A smudge of woodland green flashed in the rearview mirror. It was coming down my row again. I adjusted the mirror and watched it roll by. No security emblems, no company names on the doors. What did it want?

When it had passed, I got out and opened the tailgate. Behind my camera cases was a small cardboard box. Inside the box was a gas can and a hair dryer. I grabbed the can, took it ‘round front, and slopped some gas into the choke. By the time I was back in the driver’s seat, woodland-green was gliding down
the row in front of me. I stared straight at him and cranked the ignition hard.

The starter huffed pitifully, a sign the battery was draining. I went back to the cardboard box. It contained one more option. As I unwrapped the blow dryer from its cloth, the SUV came ‘round the corner and back down my row. I took a couple of steps into the lane and waited. The vehicle jolted to a stop, not quite blocking me in. Two doors opened.

The driver was young, yet stood with an air of casual authority, as if he’d pulled me over in a patrol car. But he was too stylish and smug to be a security guy. He wore a tight-fitting silk crew neck and creased pants. His hair was golden yellow, several shades lighter than mine, and cut more expensively than the scruffiness on my head. A little blond patch sprouted from his chin. Wraparounds shaded his eyes.

We stared at one another. At six foot two, he had a couple of inches on me. Maybe I did look a bit suspect among the sleek cars in this mint-new lot, stripped down to my ribbed undershirt, tinkering with a battered old International Harvester Scout. But this would be the last car I’d pick to steal, and it was unlikely I was attempting a holdup with the blow dryer.

“Waiting for my parking space?” I asked him.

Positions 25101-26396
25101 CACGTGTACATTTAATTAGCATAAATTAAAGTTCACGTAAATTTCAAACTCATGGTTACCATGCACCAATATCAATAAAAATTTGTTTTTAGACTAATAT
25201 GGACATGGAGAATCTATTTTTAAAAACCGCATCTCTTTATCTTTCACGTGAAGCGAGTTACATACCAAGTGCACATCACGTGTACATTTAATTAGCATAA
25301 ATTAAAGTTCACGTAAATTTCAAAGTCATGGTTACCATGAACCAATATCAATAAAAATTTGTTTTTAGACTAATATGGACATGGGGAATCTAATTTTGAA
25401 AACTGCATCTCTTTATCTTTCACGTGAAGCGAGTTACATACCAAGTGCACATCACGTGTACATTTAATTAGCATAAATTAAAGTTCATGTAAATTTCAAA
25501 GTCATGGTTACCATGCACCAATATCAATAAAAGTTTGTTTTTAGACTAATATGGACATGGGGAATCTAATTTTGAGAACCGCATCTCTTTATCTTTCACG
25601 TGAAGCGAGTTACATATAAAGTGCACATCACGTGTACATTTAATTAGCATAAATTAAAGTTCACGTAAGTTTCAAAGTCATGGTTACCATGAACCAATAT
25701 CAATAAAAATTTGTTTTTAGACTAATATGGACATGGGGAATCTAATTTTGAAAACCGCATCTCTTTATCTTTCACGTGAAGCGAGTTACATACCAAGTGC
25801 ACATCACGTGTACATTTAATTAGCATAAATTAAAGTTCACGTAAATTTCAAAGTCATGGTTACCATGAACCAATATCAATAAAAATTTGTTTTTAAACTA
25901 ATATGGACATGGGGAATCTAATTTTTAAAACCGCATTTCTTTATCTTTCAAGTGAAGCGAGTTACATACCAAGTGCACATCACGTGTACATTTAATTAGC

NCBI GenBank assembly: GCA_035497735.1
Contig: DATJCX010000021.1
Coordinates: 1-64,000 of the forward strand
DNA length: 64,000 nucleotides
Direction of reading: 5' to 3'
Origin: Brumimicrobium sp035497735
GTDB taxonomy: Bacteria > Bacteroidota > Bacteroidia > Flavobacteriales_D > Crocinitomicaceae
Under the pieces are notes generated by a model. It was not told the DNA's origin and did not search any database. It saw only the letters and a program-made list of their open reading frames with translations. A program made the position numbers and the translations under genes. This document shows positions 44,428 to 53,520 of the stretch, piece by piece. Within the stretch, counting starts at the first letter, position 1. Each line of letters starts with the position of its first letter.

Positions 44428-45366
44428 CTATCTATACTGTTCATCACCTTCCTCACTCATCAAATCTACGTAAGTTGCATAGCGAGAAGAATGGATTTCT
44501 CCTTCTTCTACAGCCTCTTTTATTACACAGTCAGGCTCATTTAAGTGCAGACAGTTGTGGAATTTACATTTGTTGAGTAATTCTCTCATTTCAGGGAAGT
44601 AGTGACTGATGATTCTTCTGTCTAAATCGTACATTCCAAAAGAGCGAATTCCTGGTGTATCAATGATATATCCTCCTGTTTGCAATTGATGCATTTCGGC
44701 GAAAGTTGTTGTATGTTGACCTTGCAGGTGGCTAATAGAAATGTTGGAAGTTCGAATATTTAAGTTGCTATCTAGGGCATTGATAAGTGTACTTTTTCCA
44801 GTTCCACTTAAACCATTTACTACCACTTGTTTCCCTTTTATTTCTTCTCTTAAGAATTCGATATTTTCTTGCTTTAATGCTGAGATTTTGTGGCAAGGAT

“Nah. There’s one with my name on it over there. You look like you need some help.”

I shrugged. “Ignition problems.”

He glanced at the dryer. “Guess you’ve got them under control.”

“Is there something you want?”

The driver’s stance remained casual. He steadied himself, as if on a sailboat, removed his glasses, and put out a hand. “Gregory
Alton. This is my partner, Ron.” He pointed to the passenger, who stood stiffly and waved. Ron was stockier, with short brown hair. Apparently he didn’t rate a last name. “We have a company called BioVerge.”

Right, BioVerge: one of the occupants of the office park in whose lot I was stuck, along with Stellar Micro Devices, Campton Systems, and Kumar Biotechnics. Each company had its own four-story building, glass-skinned arrangements of cubes reflecting a liquid version of the checkerboard lot back into our eyes.

I stuck my grease-stained, gasoline-scented hand into Gregory’s smooth palm. “Bill Damen.”

“You met with Arun Kumar this afternoon,” he said.

“That’s right.”

“Why?”

“To sign a nondisclosure agreement.”

He gave a woofing sort of chuckle. “I guess I wouldn’t want you to talk to strangers if you were working for me, either. You’re doing a job for Arun. That’s nice. He hires the best.”

His gaze shifted to the dark bag in the back of my jeep. “You’re the shooter. We tried to catch your boss—Rita, right?—but she took off. You guys are a good team.”

I remained silent, waiting for him to come out with whatever he was nosing around for. He stumbled over that a minute, then said, “We want you to do some work for us.”

“Oh yeah?” I stalled, debating whether I wanted to hear more. The guy’s method of introducing himself had not endeared him to me. With the Scout acting up, I was already late for Jenny’s dinner party. On the other hand, I knew I shouldn’t let a business opportunity go by.

“You should talk to Rita,” I said. “I’m just the camera operator.”

He eyed the camera bag in my cargo space again. “What’d you shoot today?”

“Not much. The real shooting doesn’t begin until next week.”

“I just wanted to see a sample of your work. What kind of gear you got?”

I sighed. They always wanted to see the gear. I unzipped the bag and hefted out the camera. “It’s a Sony 900 HD. Wide format, twenty-four frames per second, progressive scan.”

Gregory whistled appreciatively. I didn’t mention that it was rented. “Why not thirty frames, like most video?”